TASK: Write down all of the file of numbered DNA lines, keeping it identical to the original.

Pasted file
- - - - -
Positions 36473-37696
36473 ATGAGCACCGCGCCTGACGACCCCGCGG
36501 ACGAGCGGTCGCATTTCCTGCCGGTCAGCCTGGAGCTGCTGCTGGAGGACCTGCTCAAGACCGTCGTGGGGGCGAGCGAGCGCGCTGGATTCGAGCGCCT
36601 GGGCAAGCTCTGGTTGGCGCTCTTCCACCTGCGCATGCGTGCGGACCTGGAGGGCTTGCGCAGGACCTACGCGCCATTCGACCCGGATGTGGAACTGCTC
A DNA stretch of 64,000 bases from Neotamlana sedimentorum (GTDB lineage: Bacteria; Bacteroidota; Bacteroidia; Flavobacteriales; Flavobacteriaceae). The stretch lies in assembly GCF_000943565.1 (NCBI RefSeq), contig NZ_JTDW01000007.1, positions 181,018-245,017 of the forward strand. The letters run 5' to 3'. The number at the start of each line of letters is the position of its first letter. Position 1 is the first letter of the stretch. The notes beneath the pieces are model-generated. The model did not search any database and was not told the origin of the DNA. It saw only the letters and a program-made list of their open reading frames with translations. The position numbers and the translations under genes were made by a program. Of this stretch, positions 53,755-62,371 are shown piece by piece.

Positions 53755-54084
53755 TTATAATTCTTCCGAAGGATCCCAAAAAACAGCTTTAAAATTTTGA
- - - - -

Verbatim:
Positions 36473-37696
36473 ATGAGCACCGCGCCTGACGACCCCGCGG
36501 ACGAGCGGTCGCATTTCCTGCCGGTCAGCCTGGAGCTGCTGCTGGAGGACCTGCTCAAGACCGTCGTGGGGGCGAGCGAGCGCGCTGGATTCGAGCGCCT
36601 GGGCAAGCTCTGGTTGGCGCTCTTCCACCTGCGCATGCGTGCGGACCTGGAGGGCTTGCGCAGGACCTACGCGCCATTCGACCCGGATGTGGAACTGCTC
A DNA stretch of 64,000 bases from Neotamlana sedimentorum (GTDB lineage: Bacteria; Bacteroidota; Bacteroidia; Flavobacteriales; Flavobacteriaceae). The stretch lies in assembly GCF_000943565.1 (NCBI RefSeq), contig NZ_JTDW01000007.1, positions 181,018-245,017 of the forward strand. The letters run 5' to 3'. The number at the start of each line of letters is the position of its first letter. Position 1 is the first letter of the stretch. The notes beneath the pieces are model-generated. The model did not search any database and was not told the origin of the DNA. It saw only the letters and a program-made list of their open reading frames with translations. The position numbers and the translations under genes were made by a program. Of this stretch, positions 53,755-62,371 are shown piece by piece.

Positions 53755-54084
53755 TTATAATTCTTCCGAAGGATCCCAAAAAACAGCTTTAAAATTTTGA